The Tomahawks are pleased to invite Johnstown’s hockey fans to relive the memories and pay tribute to Johnstown hockey history with the special screening of Slap Shot, perhaps the greatest hockey film ever made.
Event: Special Screening of Slap Shot
Where: Westwood Plaza Theater
When: Thursday, Dec. 13 at 7 p.m.
Steve Carlson (aka Steve Hanson) will conduct a Q & A with fans, sharing some behind-the-scenes secrets about the film. $25 includes a movie ticket, sandwich, bottomless popcorn, and drink! Space is now limited. Call (814) 536-4625 to reserve your seat!
By Suzanne Grove
Hockey fans are dedicated. They’re passionate. They’re knowledgeable.
The fans in Johnstown are no different. Actually, scratch that. They are different because not only does the city’s love of the game rival that of any great NHL city, but there’s also the not-so-little fact that the town lays claim to Slap Shot, perhaps the greatest hockey movie of all time.
The city’s streets, bars, and War Memorial Arena were featured prominently in the film, but the people who lived, worked, and played every day in Johnstown also served as vital components of the cult classic. They played a role they were accustomed to and that required very little acting – enthusiastic fans. The movie wouldn’t have been the same without them. In fact, the Tomahawks estimate that over half of their current season ticket holders were extras in the movie.
That’s why the Tomahawks, along with Hanson Brother Steve Carlson, are thrilled to host a special screening of the movie at Westwood Plaza Theater. For those fans living in the city when the movie was filmed, watching Paul Newman and the Charlestown Chiefs hockey team will be like a walk down memory lane. For fans new to the sport or for life-long admirers of the movie who were not yet born during its 1977 filming, the screening will be something almost more special: A chance to see Johnstown in a new light, to experience first-hand why the movie made so many people laugh and spoke to hockey fans and players on a personal level.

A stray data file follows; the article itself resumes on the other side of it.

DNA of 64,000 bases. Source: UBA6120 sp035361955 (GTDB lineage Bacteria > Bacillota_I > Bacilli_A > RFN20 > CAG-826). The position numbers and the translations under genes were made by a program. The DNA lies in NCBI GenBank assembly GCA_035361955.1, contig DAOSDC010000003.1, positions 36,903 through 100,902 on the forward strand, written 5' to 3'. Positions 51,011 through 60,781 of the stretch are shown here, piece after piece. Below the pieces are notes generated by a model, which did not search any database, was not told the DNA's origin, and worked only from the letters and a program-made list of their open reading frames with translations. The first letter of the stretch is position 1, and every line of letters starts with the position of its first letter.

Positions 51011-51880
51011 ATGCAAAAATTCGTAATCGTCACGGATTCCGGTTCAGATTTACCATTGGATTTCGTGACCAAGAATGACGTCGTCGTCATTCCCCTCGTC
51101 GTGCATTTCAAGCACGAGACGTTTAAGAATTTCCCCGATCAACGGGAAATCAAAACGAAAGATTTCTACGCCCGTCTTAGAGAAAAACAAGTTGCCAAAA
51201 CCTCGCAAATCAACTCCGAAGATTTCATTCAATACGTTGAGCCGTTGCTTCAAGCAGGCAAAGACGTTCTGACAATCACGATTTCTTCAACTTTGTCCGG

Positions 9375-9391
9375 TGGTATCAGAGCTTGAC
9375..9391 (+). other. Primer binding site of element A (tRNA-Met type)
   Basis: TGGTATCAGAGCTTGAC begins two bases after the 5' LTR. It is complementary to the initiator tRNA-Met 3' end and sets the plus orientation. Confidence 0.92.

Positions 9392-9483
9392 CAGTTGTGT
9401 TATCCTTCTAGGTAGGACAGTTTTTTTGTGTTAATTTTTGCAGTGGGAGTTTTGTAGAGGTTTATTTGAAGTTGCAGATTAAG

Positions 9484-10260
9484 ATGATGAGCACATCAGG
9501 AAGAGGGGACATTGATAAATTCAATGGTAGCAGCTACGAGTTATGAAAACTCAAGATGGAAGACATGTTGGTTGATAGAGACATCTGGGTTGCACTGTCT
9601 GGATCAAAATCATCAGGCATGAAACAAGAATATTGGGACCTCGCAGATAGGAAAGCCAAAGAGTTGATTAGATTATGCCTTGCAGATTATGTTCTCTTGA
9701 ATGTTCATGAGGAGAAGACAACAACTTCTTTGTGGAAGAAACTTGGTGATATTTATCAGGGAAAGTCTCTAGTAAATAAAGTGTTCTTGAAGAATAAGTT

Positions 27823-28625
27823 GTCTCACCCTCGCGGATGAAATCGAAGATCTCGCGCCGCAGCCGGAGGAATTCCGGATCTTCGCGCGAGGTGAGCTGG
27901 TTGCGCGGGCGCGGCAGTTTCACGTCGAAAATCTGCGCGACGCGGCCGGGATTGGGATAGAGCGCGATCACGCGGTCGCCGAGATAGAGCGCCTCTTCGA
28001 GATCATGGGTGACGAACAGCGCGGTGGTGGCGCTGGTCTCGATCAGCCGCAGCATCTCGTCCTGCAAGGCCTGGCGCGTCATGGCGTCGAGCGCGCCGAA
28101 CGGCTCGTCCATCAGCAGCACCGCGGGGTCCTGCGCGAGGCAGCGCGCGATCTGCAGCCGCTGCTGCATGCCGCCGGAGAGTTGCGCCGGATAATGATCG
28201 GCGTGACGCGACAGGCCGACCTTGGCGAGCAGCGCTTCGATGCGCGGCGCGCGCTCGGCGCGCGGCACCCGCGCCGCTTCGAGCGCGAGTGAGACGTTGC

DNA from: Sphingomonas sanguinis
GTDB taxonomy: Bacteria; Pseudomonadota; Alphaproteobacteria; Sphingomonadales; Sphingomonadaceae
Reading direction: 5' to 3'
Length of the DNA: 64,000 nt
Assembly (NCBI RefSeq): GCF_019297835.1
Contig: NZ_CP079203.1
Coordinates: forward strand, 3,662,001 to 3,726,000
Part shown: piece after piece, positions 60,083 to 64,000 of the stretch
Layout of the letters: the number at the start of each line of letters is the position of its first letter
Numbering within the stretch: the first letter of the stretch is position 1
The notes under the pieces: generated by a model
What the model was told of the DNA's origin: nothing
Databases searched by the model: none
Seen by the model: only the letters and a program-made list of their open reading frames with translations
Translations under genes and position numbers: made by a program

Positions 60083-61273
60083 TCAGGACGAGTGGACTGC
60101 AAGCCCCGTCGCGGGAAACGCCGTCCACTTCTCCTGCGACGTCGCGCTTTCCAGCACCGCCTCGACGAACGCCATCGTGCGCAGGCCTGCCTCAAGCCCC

“We take a lot of pride in this city and its love for the game,” said Patty Fyock, a Johnstown resident who not only experienced the movie-making process as an extra, but also lent the actors and players her car to travel around town. “Johnstown and the Jets were the backdrop and inspiration for Slap Shot. Our city’s players were on the ice as actors and our fans were in the stands. It’s still an honor that one of the best sports films would not have existed without us.”
Fyock is right. While Johnstown Jets player Ned Dowd was becoming a part of the city’s hockey history by playing on the ice, it would be his sister Nancy who would put hockey in Johnstown on the map. She wrote the screenplay, partially basing it on Ned’s experiences in minor league hockey. His teammates in real life would later become the actors who made up the Charlestown Chiefs’ roster. Apparently the set was a lot of fun, or so claims Carlson, who promises to share some behind-the scenes secrets with fans when he hosts a Q & A along with the film.
The film itself isn’t just appreciated for the laughter and hockey action it provides. There are quite a few standout facts about the movie that make it unique. For example, the movie meant a lot to legendary actor Paul Newman, who portrayed player-coach Reggie Dunlop. In 1982, he told TIME Magazine that Slap Shot was one of his favorite films to work on and that “unfortunately, that character is a lot closer to me than I would care to admit.”
Another intriguing fact? Slap Shot was translated into French, but not just standard French. Quebéc actors Yvan Ponton and Yvon Barrette, who played forward Jean-Guy Drouin and goaltender Denis Lemieux, respectively, helped to dub the film in colloquial Québécois French. It is one of very few American films to have done so.
The film has also received critical acclaim and won over movie fans across the country and the world, being placed on countless lists as one of the best sports films of all time.
With fictional Charleston literally right outside their own door, Johnstown residents are excited to relive the team that would eventually give them the real-life Chiefs.
“It’s just going to be a lot of fun to show our love for hockey through the movie screening,” said Fyock. “We’re so lucky to have had hockey in this town and to continue to have it through the Tomahawks.”